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Temporary Installation: Nero and Seneca by Eduardo Barrón

2/15/2011 - 9/18/2011

Nero and Seneca is on temporary on display in the Museum’s famous circular gallery known as the “Ariadne Rotunda”. Over the years the sculpture had been displayed and stored in unsuitable conditions. Together with the particularly fragile nature of the plaster of which it is made, this meant that various fragments were missing and that it had generally deteriorated. As a result, its recent restoration at the Museum was a particularly complex operation.

Displayed for the first time next to this newly restored sculpture is a little-known, smaller version of it, made by Barrón and given by him to the politician Antonio Maura in thanks for his help in ensuring the publication of the catalogue of sculptures in the Prado. This smaller version, on temporary deposit from the Fundación Antonio Maura (inv. no. 242), has survived completely unrestored in almost perfect condition. It reveals the original polychromy and the complexity, remarkable use of detail and technical mastery that characterise the making of this work.


Room 74

Sponsored by:
Fundación Iberdrola


History of the painting

History of the painting
Nero and Seneca
Eduardo Barrón
Before restoration

Eduardo Barrón’s plaster and partly polychromed sculptural group of Nero and Seneca won the gold medal at the National Fine Arts Exhibition in 1904. The artist was also the author of the first catalogue raisonné of the Museo del Prado’s sculpture collection and the Museum’s curator and restorer of sculpture until his early death in 1911.

The group depicts Seneca instructing Nero, to whom he was tutor. Barrón emphasises the two figures’ different temperaments and hints at the unjust end of the Cordoban philosopher Seneca: accused of treason, the Emperor obliged him to commit suicide.

All sculptures awarded prizes at the National Exhibitions passed to the Museum where State funding allowed them to enter the permanent collection. This did not happen with the present work, however, which makes the survival of this exceptionally large, original model in polychrome plaster particularly important. It allows for an appreciation of Barrón’s style, exquisite handling and exceptional technical mastery, while the highly detailed classical idiom that he deploys reveals his training in Rome. This work was on deposit for many years in the vestibule of Cordoba Town Hall.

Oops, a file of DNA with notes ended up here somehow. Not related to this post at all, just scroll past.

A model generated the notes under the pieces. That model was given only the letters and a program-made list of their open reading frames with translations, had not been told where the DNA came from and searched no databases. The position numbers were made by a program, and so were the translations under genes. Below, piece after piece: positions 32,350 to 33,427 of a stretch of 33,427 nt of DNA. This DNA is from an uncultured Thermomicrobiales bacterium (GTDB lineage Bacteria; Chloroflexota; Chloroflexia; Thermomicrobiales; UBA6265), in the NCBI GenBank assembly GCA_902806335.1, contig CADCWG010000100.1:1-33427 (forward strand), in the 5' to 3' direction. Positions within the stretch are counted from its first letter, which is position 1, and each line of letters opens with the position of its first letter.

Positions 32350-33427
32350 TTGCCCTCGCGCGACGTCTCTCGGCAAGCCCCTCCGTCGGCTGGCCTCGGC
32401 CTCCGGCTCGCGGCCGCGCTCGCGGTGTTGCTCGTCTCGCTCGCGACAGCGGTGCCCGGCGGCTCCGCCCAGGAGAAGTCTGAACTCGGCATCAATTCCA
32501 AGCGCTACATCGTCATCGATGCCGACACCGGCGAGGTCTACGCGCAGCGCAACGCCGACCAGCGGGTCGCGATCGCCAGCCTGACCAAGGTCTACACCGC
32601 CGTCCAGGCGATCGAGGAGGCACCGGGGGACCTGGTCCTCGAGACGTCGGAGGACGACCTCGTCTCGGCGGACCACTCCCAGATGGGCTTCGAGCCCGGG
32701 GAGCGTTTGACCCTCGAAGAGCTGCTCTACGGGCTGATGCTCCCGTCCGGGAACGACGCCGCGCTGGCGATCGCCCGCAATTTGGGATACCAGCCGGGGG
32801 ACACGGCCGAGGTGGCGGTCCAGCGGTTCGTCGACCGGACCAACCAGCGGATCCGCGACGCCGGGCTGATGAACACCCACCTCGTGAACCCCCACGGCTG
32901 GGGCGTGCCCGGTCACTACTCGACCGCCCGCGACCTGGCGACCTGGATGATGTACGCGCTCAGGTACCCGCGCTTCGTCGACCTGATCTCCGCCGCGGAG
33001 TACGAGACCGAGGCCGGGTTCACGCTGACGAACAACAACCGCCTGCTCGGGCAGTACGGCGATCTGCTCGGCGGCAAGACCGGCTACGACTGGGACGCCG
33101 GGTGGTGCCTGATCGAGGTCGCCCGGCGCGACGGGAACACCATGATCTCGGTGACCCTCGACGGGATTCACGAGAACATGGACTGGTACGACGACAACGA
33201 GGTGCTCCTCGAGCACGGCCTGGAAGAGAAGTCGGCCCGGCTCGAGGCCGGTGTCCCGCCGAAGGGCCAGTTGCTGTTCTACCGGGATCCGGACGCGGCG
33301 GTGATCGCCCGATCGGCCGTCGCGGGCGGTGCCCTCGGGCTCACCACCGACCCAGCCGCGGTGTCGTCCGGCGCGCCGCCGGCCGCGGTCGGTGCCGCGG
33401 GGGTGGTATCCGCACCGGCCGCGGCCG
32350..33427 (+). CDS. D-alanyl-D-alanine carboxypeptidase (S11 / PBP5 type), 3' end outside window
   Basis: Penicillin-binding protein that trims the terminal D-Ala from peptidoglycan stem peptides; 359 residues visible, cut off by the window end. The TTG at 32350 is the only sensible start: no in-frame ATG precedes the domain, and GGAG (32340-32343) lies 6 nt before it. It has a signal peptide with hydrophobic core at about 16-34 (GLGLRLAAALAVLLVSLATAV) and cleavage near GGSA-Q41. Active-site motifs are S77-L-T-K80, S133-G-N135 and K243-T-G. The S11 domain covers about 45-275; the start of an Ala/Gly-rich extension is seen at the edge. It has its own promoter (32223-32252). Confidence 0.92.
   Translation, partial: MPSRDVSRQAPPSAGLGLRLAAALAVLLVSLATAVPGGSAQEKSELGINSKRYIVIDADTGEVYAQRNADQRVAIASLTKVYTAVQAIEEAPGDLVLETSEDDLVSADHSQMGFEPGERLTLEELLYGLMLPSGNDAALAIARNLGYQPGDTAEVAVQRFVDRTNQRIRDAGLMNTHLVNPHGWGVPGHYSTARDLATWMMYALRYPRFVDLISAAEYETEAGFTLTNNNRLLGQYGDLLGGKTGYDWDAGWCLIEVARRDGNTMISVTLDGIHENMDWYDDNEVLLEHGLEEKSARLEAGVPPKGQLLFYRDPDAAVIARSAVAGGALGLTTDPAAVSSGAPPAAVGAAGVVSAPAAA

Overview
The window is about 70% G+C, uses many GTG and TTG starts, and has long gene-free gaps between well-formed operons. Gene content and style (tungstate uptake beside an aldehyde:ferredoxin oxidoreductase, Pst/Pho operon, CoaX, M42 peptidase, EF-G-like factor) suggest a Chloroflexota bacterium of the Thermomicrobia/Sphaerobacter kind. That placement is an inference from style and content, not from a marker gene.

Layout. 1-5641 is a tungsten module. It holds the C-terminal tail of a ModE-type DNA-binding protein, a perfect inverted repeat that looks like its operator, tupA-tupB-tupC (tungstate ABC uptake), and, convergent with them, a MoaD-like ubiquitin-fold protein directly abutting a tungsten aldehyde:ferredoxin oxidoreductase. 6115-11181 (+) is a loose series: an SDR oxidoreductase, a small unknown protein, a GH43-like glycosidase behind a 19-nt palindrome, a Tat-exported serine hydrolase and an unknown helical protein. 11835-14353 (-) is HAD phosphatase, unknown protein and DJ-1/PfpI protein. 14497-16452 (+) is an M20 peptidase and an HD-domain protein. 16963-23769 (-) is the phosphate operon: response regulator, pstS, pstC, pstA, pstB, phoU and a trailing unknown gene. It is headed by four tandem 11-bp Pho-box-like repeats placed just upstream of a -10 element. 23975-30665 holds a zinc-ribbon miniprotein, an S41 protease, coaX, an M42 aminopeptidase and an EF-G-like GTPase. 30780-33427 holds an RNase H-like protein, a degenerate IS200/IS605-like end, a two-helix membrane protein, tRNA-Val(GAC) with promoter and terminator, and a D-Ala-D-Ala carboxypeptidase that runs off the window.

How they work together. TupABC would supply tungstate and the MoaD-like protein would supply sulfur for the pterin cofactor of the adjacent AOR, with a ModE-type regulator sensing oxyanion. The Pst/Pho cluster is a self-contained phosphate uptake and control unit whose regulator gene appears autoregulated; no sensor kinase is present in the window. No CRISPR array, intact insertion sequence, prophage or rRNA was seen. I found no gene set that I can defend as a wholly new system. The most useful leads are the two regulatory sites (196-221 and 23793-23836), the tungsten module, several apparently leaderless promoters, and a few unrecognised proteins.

Before restoration

Before restoration
Old photographs that showed the work with the original hand still intact were also consulted. Reconstructed areas that harmonised with the work were retained.

Barrón’s sculpture is made of partly polychromed plaster. After many years of incorrect display it required urgent restoration due to the fragility of the plaster and the unstable conservation and display conditions to which it had been subjected. In addition, earlier restorations had resulted in reconstructed areas of different types, as well as retouchings with different types of plaster and the addition of protective layers applied in a partial manner. The result was a work that had widely differing physical characteristics depending on the area.

Before restoring the group, a process that took two years, the Museum’s restorers undertook a technical study to identify the materials used by Barrón, those added in later restorations, the technique of execution and the state of preservation.

After restoration

After restoration
Old photographs that showed the work with the original hand still intact were also consulted. Reconstructed areas that harmonised with the work were retained.

The principal cleaning was carried out using agar-agar gels, which have a high degree of cleaning power through controlled addition of moisture and absorption of dirt. The treatment was completed with mechanical cleaning processes and, in some cases, very specifically applied chemical cleaning to remove stains and accumulations of subsequently applied material. The entire surface of the sculpture has now recovered a homogeneous appearance and one that respects the natural ageing of the material used to create a work that is now more than 100 years old. In addition, the fingers of Seneca’s right hand have been reconstructed as they were considered to be important for the figure’s expressive powers. These were copied from the original preliminary model (a small-scale plaster now in the Museum in Zamora). Digitally recorded data on the fingers was amplified to the scale of the present work, while further information was obtained from old photographs that showed the original appearance of Seneca’s hand.

For more information on the restoration of this work, see the technical report.

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